How returns are impacting the warehouse and what you can do about it.
Returns have always been a challenge, but distributors today are experiencing a surge in returned items and orders. According to Statista, the cost of return deliveries in the U.S. will increase to $550 billion this year. That’s up from $314 billion just four years ago. That’s just the cost to ship returns, as staggering as that may seem. This figure doesn’t consider the costs associated with processing, restocking and reselling these returned goods.
Let’s forget about the spike in the volume of returns for a moment to discuss a couple of other changes in recent years. We’ll start with free return shipping. If the customer isn’t satisfied with their purchase, charging them return shipping is a good way to lose a repeat customer. The second issue is quick and hassle-free returns. Expectations for streamlined returns must be met or you might be reading about it on social media. It comes as no surprise that both factors are byproducts of “the Amazon effect.” It’s not enough that our purchases should arrive fast, accurate and free. The same is expected should we need to return our purchase.
Distributors everywhere grapple with difficult questions like, “What is the reason for this return?” and “Is this item sellable or do we need to send it back to our supplier for credit?” Or, “Did the customer even buy it from us?” While it’s easy to pass off returns as primarily an e-commerce or retail issue, the fact of the matter is – it’s a challenge all distributors face.
You’re doing what with returns?
One of the worst examples I’ve seen is my nearly 40-year career involves a company that distributed much of their small, blister packaged product to retailers. When the company would receive returns, they’d arrive in big boxes without any organization at all. The company wouldn’t deal with the cost of sorting through these new, perfectly resaleable items and returning them to the warehouse shelves. Instead, they would simply trash the returns. Some would argue that this approach was the most cost effective one. Either way, it was certainly a terrible waste.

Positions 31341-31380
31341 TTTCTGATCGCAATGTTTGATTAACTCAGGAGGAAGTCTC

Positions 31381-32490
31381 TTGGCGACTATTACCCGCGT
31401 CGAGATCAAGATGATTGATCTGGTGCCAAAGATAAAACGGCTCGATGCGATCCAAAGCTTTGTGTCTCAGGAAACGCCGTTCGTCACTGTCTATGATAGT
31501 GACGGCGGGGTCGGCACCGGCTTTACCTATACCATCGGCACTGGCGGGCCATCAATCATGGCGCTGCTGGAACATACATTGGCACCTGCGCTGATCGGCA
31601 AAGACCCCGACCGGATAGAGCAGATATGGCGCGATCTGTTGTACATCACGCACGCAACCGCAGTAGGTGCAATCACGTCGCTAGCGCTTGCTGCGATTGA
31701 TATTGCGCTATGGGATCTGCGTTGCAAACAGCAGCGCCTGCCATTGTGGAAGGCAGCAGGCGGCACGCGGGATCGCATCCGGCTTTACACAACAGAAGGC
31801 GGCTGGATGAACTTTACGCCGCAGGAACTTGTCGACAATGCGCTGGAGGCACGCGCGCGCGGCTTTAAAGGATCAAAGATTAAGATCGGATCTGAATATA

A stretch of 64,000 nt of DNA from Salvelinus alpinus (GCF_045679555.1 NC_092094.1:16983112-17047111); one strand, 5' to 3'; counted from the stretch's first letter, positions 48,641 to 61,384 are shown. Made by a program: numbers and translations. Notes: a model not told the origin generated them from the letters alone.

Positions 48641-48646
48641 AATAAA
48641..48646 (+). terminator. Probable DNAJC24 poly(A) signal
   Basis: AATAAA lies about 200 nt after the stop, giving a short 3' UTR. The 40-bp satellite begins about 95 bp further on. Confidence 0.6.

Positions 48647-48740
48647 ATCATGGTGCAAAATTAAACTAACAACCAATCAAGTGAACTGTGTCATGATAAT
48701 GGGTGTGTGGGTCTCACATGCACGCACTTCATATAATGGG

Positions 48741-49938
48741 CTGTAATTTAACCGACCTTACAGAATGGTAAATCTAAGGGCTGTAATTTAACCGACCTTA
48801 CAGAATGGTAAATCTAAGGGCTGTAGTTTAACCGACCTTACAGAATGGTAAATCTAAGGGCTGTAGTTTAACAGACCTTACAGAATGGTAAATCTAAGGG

What’s a distributor to do? Without a proper receiving process in place, returns and inbound items may get mixed up and processed in a similar manner. Then salespeople must spend hours locating returned products. Are they on the shelf? Still in the returns pile? Have they already been resold? If your workers don’t have visibility into the whereabouts and status of returns, you’re wasting valuable time and energy that would be better spent filling other orders.
There are plenty of solutions on the market to address these growing reverse logistics challenges. And, there are simple steps you can take to streamline the returns process. A full-featured warehouse management system (WMS) can make it faster and easier to identify and track returned items, providing complete visibility – so inventory is never lost – and control over the warehouse throughout the entire reverse logistics process.
Because there are so many questions surrounding a return, it’s not uncommon for these items to sit on a shelf or floor completely outside the visibility of the ERP or WMS (like the aforementioned worst-case scenario). Let’s explore how a WMS can improve (and reduce) your returns process.
Sorry, wrong item
With the volume of order returns on the rise, now is the time to review your reverse logistics supply chain processes. One last thought. A recent CBRE report found that a reverse logistics supply chain requires 15-20% more warehouse space that traditional outbound distribution. Are you maximizing your WMS to its full extent to handle the increase in returns? You should expect to see efficiencies like those outlined above in the form of visibility and control over the items in your distribution center.
Imagine the possibilities
Imagine a return area overrun with hundreds of untracked items. Now imagine the business gains that can come from streamlining the returns process and reducing waste. The possibilities are endless.